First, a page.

The 100th anniversary of the 19th Amendment, which enshrined women’s constitutional right to vote in the United States, is on Aug. 18, 2020. So we’re asking politically engaged women in our community to share their personal voting stories with you. Today: author and activist Kate Schatz.
Kate Schatz said she was in high school when she first became political.
"I was really involved in environmental activism," Schatz said.
It was the mid-1990s, and Schatz campaigned to save thousands of acres of old-growth Redwoods near Eureka, California — in the Headwaters Forest — from being chopped down.
The proud teenage activist was a walking ad for the Green Party in her hometown of San Jose. "My AP [advanced placement] government class held a mock election in 1996," Schatz said. "And I wore my Ralph Nader T-shirt."
She had just turned 18 that September and got to cast her first-ever vote in a real election. Naturally, she went all in for ... Green Party leader Nader.
"I remember wearing my Green Party T-shirt to vote," Schatz said. "And I remember my parents saying, 'I don't think you're supposed to wear the T-shirt when you vote.' And I was like, 'I can wear whatever I want!' "
At that point, Schatz had already spent months campaigning on behalf of Nader. "That was the first time that I ever phone-banked or did anything like that," Schatz said. "It threw me into this new world of organizing."
Since then, Schatz has focused her life’s work on getting others — especially women — engaged in the democratic process.
In 2016, she co-founded Solidarity Sundays, an effort to inspire women in the Bay Area and nationally to turn their feelings of hopelessness around world events into positive action.
Locally, their work includes actions like waiting outside naturalization ceremonies at the Paramount Theater in Oakland to immediately register new U.S. citizens as voters. Or registering people while marching in the Fourth of July parade in Schatz's hometown of Alameda.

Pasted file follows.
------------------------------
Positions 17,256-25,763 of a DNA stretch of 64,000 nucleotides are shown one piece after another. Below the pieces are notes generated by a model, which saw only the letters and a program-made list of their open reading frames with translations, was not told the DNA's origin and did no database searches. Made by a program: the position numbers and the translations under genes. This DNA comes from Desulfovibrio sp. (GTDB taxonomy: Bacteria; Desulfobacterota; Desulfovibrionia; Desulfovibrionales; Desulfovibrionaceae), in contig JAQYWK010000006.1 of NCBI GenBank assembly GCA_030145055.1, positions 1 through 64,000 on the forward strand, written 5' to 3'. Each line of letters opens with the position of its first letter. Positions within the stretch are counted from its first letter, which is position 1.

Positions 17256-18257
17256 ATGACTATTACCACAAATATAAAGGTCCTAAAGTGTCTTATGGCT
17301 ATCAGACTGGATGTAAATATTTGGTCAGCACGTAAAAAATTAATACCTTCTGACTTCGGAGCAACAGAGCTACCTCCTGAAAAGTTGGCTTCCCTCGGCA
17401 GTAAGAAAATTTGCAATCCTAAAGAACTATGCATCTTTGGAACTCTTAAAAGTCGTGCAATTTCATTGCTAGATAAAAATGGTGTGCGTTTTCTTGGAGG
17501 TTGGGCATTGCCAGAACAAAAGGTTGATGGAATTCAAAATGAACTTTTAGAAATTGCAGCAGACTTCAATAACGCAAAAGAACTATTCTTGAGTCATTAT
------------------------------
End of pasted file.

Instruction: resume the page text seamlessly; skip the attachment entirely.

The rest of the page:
Schatz has also co-authored, along with illustrator Miriam Klein Stahl, best-selling A-Z books aimed at galvanizing the young. There’s the "Rad Women" series, about powerful figureheads from the past — and, more recently, "Rad American History A-Z," in which each letter of the alphabet captures a historical moment or movement traditionally ignored by school textbooks.
Here's an excerpt from the “V is for Voting Rights” chapter:
V is for Voting Rights and the long journey towards suffrage for all.
Voting is one of the key pillars of a democratic society. Despite that, the question of who gets to vote in America has long been a complicated one.
The Constitution leaves it up to the states to decide, and the laws have changed over the years. More than half of the original 13 states allowed free Black men to vote. In Pennsylvania, Black men could vote until 1838, when the state amended its constitution to allow only white free men to vote.
Women and black men could vote in the state of New Jersey until 1807, when the state legislature changed the law.
But by 1820 or so, most states had narrowed their restrictions on who gets to vote, ensuring that those who got to participate in democracy were white, land owning men who paid taxes.
In the two centuries since then, women, poor white people, African-Americans, Native Americans, Latinos, Asian-Americans and many immigrants have fought for the full enfranchisement of all people.
They've marched, chanted, testified and organized. They've held rallies, conventions, sit-ins and workshops. They've been beaten and harassed, arrested and imprisoned. And some have even lost their lives. Many never gave up. Even in the face of violence.